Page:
‘I do not think so. I have always tried to warn people, this is not the first time, not by many times. But it is always too late. Even if I send a warning in time, like I did to that girl, like I warned you yesterday, it does not matter. Nobody will ever pay attention. If these are visions from God, He is laughing at me. This is my punishment.’

‘You mean for that bestiality stuff you’re into? Forget about that, we can clear you of that shit if you’ll just help us. This is fuckin’ huge.’ The agent paced the room restlessly. ‘What can you tell me now? What do you see happening tomorrow, or the next day?’

‘It is not so straightforward,’ Xiao-sǐ explained. ‘It requires a certain frame of mind.’

‘You mean meditation, that sort of stuff?’ Gweilo semi-racistly enquired.

‘No. Orgasm. When I reach the point of ejaculation, it is like I am... taken out of my body. It is only momentary, but I am there, in the site of the tragedy. I see the rubble, the smoke, the raging waters surrounding me. Yet I know I am not there. Nobody reacts to my presence, I do not inhale the ash. I have but a small time to gather as much information as I can - a discarded newspaper, a TV bulletin, the screams of the passersby. Then I am back in my room, and it is time to clean up.’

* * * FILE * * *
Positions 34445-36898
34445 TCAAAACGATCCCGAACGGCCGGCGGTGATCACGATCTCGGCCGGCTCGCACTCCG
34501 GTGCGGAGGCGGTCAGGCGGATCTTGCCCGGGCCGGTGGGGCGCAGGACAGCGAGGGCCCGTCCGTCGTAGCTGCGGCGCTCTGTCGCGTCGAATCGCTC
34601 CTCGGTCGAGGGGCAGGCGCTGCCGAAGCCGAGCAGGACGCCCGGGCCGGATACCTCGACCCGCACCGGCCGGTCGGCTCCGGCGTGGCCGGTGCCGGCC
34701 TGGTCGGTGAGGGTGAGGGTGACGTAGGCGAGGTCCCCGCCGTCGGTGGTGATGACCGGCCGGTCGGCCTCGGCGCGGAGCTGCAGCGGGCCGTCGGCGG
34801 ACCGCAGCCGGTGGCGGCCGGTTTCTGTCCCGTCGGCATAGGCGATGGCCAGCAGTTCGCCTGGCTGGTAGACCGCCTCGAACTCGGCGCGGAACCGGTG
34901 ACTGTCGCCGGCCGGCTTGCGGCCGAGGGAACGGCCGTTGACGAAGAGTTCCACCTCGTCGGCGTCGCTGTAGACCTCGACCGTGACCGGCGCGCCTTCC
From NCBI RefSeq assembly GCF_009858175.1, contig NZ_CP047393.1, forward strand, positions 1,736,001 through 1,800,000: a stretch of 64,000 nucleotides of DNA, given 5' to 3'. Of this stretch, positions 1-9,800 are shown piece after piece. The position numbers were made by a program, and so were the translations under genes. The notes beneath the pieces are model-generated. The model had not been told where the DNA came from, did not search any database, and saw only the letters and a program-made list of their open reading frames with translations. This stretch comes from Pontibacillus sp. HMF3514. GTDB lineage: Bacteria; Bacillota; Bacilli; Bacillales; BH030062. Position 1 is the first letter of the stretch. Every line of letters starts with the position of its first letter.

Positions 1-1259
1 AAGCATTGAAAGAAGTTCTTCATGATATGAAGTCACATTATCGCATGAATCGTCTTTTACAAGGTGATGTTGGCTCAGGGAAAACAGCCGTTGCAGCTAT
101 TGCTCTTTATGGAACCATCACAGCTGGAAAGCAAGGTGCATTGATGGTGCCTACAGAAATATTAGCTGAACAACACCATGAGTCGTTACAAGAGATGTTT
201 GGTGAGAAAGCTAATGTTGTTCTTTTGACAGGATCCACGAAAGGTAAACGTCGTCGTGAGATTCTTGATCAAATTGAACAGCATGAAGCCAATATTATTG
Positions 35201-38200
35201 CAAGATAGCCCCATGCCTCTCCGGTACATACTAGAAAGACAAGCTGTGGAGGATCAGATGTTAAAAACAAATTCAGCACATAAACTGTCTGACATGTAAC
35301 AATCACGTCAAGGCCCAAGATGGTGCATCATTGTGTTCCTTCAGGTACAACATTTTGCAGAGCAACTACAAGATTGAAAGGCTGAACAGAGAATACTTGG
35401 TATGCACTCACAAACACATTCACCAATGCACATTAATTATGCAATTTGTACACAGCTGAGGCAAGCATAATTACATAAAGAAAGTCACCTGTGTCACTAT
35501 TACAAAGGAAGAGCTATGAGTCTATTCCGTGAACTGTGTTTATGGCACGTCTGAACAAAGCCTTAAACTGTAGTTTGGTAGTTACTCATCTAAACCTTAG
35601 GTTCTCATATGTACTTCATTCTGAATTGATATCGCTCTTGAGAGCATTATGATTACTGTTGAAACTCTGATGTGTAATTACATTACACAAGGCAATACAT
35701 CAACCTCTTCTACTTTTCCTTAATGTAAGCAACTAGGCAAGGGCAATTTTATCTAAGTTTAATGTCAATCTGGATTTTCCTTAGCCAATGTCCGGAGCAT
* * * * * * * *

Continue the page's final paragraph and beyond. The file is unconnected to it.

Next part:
Agent Gweilo had ceased pacing and was uncharacteristically lost for words. When it was clear that the young man’s admission had reached its conclusion, he sought to clarify a few details. ‘So let me get this straight. You’re... pulling your pud. You splot your goop, and you get a vision of the future?’

‘You could put it like that, yes.’

This tested the agent’s newfound decision to be open-minded, but against his better judgement, reminded of his patriotic duty above all else, he processed the information and decided how best to proceed. ‘Mister Wang,’ he called to no one in particular, ‘bring the kid his computer.’